Bristol Craft Beer Festival 2018 Review

Posted on: 2018-09-20

Our rating:

Good vibes and all the beer you can handle. Is it possible to have a bad time at a Craft Beer Festival?

On the face of it, the Bristol Craft Beer Festival was a certified recipe for success long before the doors opened on Friday 14th September. Unlimited samples of some of the finest beers from around the world, banging food stalls, a stellar musical lineup and perfect location at the Lloyd's Amphitheatre were enough to have us twitching with anticipation before we arrived, and the festival certainly didn't disappoint. Weirdly, my memory of the weekend's proceedings has become increasingly hazy, particularly when trying to recall the final few hours, but I'll do my best for the purposes of this review.

Organisers took over the Lloyd's Amphitheatre for the 2018 Craft Beer Festival.

Unfortunately unable to make the opening on Friday, our first taste of the 2018 BCBF came on a sunny Saturday afternoon. With little idea of what to expect having never been before, I was pleasantly surprised to be given a small one-third pint glass on entry and told that I could, essentially, drink as many beers as I wanted. Very welcome news indeed.


Saturday's proceedings were split into two sessions - one midday/afternoon Saturday Social followed by the 'Big Night Out' evening session from 6pm onwards. I felt this was a smart way to organise the event, as the daytime served as more of a taster session and a chance to find our way around the stalls. The layout of the Amphitheatre allowed the stalls to be set up around the outside of the circular space, meaning we could start at the stand closest to the entrance and work our way around the rest one by one. 


That first stall was run by the Wild Beer Company, a brewery based in Somerset. This was arguably the most important sample of our evening, the benchmark for the rest we would go on to drink, and it didn't let us down. I went for the Shika, a 4.5% lager, and it was light, lively and flavourful - just what the doctor ordered. 

Somerset-based Wild Beer Co. came to the festival armed with a huge range of produce.

The crowd at the afternoon session was largely very laid back and, despite having sold out, the festival wasn't too crowded - queues at any stand were never longer than two or three people at most. We went on to try Beavertown's excellent Earl Grey Sour and their darker Smog Rocket before heading over to try our first ciders of the afternoon from Hawkes.


Of their brilliant range of unique and tasty offerings, the highlights were the tangy Soul Trader, made from Jazz apples, and the Mixed Berry. I find that fruit ciders are often overly sweet and don't have much of a distinct taste, but London-based Hawkes' was bursting with red berry flavours and acted as a perfect interlude between the endless supply of beer.

Hawkes' kept us coming back for more with their great range of delicious ciders.

We decided to make a go of the remaining hour of the afternoon session and blast through as many beers as we could, stopping at Sierra Nevada, Stone & Wood and Track among others. We felt that the former's Tropical Tornado was slightly too tangy and fruity for a beer, with a strong pineapple flavour, but the latter's hoppy Sonoma with a hint of citrus was unreal - an early contender for the best beer of the day.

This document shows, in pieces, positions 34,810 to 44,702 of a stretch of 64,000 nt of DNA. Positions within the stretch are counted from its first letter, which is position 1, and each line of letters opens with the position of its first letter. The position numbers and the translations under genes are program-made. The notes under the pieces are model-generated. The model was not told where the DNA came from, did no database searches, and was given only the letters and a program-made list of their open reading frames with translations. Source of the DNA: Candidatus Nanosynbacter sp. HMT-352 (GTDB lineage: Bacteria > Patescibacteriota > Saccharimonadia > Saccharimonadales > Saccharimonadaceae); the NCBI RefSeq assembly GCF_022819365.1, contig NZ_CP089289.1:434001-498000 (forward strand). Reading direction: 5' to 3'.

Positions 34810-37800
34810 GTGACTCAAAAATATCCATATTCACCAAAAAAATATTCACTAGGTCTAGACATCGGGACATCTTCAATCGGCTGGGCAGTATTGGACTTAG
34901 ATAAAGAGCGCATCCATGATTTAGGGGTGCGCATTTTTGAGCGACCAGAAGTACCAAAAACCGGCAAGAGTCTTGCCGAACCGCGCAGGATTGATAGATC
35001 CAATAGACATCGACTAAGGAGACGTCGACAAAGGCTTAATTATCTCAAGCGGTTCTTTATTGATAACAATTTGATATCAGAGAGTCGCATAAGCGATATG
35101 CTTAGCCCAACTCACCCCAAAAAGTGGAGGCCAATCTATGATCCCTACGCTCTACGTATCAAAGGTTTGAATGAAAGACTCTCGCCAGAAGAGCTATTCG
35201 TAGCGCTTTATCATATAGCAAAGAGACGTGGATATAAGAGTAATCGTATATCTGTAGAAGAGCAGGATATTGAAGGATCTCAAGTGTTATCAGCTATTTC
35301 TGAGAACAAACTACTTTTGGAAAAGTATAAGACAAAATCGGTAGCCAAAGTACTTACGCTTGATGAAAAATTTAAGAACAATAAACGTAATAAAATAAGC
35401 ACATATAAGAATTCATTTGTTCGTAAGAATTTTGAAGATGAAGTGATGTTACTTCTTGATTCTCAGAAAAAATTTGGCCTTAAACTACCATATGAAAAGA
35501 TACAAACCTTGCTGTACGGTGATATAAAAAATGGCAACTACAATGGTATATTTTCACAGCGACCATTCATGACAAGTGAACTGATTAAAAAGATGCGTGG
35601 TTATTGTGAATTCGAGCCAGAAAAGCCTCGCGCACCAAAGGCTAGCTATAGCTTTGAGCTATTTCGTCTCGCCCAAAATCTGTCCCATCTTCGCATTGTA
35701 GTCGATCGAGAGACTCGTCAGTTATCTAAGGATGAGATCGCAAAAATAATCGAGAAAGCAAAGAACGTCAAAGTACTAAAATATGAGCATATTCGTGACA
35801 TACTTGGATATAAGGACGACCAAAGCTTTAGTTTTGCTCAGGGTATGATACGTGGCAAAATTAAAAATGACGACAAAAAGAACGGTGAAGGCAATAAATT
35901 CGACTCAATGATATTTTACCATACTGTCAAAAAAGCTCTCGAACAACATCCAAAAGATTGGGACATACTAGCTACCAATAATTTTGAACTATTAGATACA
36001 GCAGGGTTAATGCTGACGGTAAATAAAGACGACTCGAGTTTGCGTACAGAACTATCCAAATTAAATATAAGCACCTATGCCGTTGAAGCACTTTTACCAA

Track's Sonoma was one of the best beers we tried at the 2018 BCBF.

With an hour and a half gap between the daytime and evening sessions we went to the nearby V Shed for a quick gin and tonic, and when we returned to queue at 6pm the atmosphere was a lot more upbeat, and the crowd a lot younger, knowing that their evening would be accompanied by the musical expertise of Alfresco Disco, Futureboogie and DJ Die.


From here, unfortunately, my memory of the beers I tried and the stalls I visited is less clear. Knowing that I'd have to review the festival days later, I planned on writing basic descriptions of each sample I tried throughout the night in a note on my phone, but I've ended up with a strangely thin list with a lot of entries that are of no help at all. Roughly half of the beers on there are described as either "good" or "bangin", most with either half-written or misspelt names, rendering them pretty much useless when it comes to describing my experiences at a beer-based event.

Futureboogie and DJ Die were major additions to the festival.

Continuing on, though, the rest of the night saw the good vibes continue as everybody slowly started to get a bit more pissed, coupled with the expertly-selected tunes coming from the stage, ranging from classics like Luther Vandross' Never Too Much to more dancier tracks like Kings of Tomorrow's Fall For You and Millionaire by Kelis and Andre 3000. DJ Die took control of the decks for the last set of the night, delivering a trademark drum and bass set that took some people by surprise but certainly didn't draw any complaints.


Of all the beers I tried on the day - I seem to have lost count somehow - the absolute best was a toss-up between the Track Sonoma (mentioned earlier) and the Siren Cradle of Culture (described in my phone's notes as a "tangy hoppy belter"). Both were definitely highlights, but to be fair, every brewery in attendance clearly knew their stuff and bought their A-game to the 2018 Bristol Craft Beer Festival. You'd be hard-pressed not to have a good time at a festival that invites some of the world's best breweries along to your city to fill you up with as much beer as you can physically handle.

Article by:

Matt Robson

Having moved to Bristol from Cornwall in 2015, Matt graduated from UWE with a degree in Journalism in 2018. He's keen on a wide variety of musical genres, as well as taking an interest in art and illustration, producing his own work in his spare time. Matt makes the most of Bristol's diverse nightlife and attends gigs and club nights regularly. Get in touch via email at